Credit rating agency Equifax has been hit with a £500,000 fine from the Information Commissioner’s Office (ICO) following its data breach last year, which saw the personal details of millions of people around the world compromised.
Around 146 million people were impacted by the cyber attack, which collected details including names, dates of birth and contact information. While the majority of those affected were in the US, it is estimated around 15 million people in the UK were also caught up in the incident.
An investigation by the ICO determined that Equifax’s UK arm, Equifax Ltd, failed to take appropriate steps to ensure its US parent – Equifax Inc – was adequately protecting the details of British citizens.
The regulator ruled that the company was in breach of five out of eight data protection principles of the Data Protection Act 1998, including failure to secure personal data, poor retention practices, and lack of legal basis for international transfers of UK citizens’ data.
Its investigation found serious shortcomings with data retention, IT system patching, and audit procedures, while it also revealed that Equifax Inc had failed to heed a warning from the US Department of Homeland Security in March 2017 about a critical vulnerability in its system that, if patched, could have prevented the breach.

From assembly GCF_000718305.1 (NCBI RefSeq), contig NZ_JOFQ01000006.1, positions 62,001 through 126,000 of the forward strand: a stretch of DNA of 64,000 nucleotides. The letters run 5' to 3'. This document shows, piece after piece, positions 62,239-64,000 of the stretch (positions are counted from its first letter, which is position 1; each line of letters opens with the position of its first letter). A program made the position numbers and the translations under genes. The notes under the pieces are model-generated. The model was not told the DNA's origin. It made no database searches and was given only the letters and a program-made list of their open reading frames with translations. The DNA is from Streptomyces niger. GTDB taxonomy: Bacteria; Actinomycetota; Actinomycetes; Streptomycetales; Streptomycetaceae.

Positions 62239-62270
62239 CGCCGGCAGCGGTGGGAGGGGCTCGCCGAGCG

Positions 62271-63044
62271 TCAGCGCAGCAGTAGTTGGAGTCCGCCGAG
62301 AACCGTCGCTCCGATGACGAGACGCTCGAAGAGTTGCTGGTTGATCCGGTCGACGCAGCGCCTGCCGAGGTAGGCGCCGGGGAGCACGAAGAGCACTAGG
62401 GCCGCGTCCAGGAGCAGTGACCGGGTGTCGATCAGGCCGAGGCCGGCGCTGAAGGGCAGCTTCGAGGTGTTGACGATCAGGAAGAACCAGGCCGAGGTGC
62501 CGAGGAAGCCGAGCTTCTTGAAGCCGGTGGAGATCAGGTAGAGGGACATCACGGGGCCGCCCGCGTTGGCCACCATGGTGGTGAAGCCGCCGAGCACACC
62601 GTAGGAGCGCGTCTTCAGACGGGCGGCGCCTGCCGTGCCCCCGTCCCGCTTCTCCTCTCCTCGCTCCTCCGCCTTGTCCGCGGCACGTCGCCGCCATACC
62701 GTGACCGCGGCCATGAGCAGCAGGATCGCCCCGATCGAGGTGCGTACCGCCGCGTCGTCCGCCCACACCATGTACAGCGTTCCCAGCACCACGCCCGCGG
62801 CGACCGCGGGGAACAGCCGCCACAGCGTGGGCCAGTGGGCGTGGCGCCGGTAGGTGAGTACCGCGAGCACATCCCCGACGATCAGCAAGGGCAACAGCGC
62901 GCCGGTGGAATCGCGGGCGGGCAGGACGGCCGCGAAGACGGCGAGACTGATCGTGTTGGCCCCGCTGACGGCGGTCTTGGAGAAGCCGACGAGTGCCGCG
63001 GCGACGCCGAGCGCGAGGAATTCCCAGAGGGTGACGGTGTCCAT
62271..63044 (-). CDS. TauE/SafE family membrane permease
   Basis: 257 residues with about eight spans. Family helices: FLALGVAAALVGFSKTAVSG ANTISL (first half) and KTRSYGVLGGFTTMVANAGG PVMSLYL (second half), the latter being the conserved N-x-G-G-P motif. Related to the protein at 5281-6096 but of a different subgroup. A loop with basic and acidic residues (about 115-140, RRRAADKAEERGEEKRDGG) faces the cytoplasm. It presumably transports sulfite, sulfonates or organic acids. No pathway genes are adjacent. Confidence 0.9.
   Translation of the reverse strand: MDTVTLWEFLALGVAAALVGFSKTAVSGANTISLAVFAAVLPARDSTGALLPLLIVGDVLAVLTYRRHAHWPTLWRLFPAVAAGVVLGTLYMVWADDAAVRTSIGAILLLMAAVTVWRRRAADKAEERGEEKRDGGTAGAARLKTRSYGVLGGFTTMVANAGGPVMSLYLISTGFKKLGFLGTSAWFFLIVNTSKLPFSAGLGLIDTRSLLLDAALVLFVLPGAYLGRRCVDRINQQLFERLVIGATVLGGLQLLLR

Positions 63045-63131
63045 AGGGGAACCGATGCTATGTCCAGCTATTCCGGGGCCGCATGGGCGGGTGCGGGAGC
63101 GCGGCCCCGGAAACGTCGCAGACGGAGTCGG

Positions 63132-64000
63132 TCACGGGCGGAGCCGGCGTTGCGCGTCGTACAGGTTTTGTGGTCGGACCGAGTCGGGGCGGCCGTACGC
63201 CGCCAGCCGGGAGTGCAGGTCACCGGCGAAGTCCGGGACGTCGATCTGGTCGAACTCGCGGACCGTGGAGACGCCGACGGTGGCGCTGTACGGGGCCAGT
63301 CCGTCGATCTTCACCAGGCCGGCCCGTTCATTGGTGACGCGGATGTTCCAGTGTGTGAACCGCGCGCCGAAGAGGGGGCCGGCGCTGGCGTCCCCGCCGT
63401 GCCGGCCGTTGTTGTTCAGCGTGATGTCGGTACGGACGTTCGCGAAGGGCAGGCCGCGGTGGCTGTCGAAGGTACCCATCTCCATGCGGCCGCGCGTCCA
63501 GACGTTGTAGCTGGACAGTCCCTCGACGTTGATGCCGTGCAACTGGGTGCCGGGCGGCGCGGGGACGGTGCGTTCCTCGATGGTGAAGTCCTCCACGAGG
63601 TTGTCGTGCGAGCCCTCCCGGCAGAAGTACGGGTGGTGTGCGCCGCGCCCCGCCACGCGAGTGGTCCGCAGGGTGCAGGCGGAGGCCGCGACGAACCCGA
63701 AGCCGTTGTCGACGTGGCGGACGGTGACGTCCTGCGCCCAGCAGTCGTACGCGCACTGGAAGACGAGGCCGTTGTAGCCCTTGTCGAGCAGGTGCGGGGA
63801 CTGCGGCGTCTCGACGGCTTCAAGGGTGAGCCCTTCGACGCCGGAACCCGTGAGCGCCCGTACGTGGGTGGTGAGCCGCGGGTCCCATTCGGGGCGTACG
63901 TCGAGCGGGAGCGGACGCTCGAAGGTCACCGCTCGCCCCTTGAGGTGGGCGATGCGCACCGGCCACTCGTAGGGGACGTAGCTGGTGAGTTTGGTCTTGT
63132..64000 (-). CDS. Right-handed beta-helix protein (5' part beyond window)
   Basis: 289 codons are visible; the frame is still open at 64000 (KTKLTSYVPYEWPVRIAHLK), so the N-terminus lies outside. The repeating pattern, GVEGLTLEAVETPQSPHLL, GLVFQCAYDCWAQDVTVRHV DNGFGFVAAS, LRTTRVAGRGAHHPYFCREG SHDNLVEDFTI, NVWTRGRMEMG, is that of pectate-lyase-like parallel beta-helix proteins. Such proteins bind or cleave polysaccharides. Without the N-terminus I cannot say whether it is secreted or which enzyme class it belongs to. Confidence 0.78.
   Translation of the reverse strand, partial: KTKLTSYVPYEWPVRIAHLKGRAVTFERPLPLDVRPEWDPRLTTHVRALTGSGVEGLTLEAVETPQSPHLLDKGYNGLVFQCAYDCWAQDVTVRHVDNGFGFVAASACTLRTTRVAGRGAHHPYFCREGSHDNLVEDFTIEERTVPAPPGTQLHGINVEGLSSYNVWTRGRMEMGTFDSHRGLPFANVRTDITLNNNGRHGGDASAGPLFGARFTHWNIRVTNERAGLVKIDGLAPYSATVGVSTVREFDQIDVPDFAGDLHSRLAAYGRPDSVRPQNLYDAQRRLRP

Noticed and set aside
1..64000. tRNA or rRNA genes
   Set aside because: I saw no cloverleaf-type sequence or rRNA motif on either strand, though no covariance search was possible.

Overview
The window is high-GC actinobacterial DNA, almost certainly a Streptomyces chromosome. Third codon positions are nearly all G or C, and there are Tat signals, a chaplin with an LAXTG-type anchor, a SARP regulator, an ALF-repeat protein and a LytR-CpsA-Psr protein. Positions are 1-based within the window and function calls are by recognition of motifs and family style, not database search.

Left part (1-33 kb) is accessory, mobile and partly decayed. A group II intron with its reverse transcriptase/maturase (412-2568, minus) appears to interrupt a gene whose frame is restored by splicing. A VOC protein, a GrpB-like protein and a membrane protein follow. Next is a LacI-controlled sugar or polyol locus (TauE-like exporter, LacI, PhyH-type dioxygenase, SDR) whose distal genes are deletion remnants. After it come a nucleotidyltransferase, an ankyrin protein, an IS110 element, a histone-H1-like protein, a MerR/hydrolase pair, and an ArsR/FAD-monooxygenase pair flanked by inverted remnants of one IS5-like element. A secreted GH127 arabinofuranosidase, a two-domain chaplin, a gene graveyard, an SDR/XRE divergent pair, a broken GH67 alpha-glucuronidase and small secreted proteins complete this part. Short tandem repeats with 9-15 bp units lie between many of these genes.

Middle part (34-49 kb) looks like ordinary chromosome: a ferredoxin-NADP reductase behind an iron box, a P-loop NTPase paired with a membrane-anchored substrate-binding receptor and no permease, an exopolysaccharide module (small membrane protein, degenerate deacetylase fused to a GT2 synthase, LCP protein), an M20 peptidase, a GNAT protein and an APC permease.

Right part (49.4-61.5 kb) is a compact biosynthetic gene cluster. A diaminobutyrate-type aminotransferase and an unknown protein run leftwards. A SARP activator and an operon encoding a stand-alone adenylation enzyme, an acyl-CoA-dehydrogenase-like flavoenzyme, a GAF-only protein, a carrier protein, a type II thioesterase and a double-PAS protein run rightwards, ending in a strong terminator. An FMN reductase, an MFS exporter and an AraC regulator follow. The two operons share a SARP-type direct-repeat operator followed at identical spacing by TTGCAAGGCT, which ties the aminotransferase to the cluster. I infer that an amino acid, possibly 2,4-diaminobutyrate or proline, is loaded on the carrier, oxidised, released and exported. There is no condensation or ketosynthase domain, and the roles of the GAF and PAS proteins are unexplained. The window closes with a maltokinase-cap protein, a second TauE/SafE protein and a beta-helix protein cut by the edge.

Information commissioner Elizabeth Denning said: “The loss of personal information, particularly where there is the potential for financial fraud, is not only upsetting to customers, it undermines consumer trust in digital commerce.
“This is compounded when the company is a global firm whose business relies on personal data.”
In this case, many of the victims would not even have been aware that Equifax was holding their personal information, so learning they were affected by the attack would have been unexpected and caused “particular distress”.
The £500,000 fine was the maximum penalty the ICO could have imposed under the 1998 Data Protection Act that was in force at the time of the breach. However, this has since been superseded by the EU’s General Data Protection Regulation, which includes the potential for much larger fines, so similar failings in future could see a much tougher response.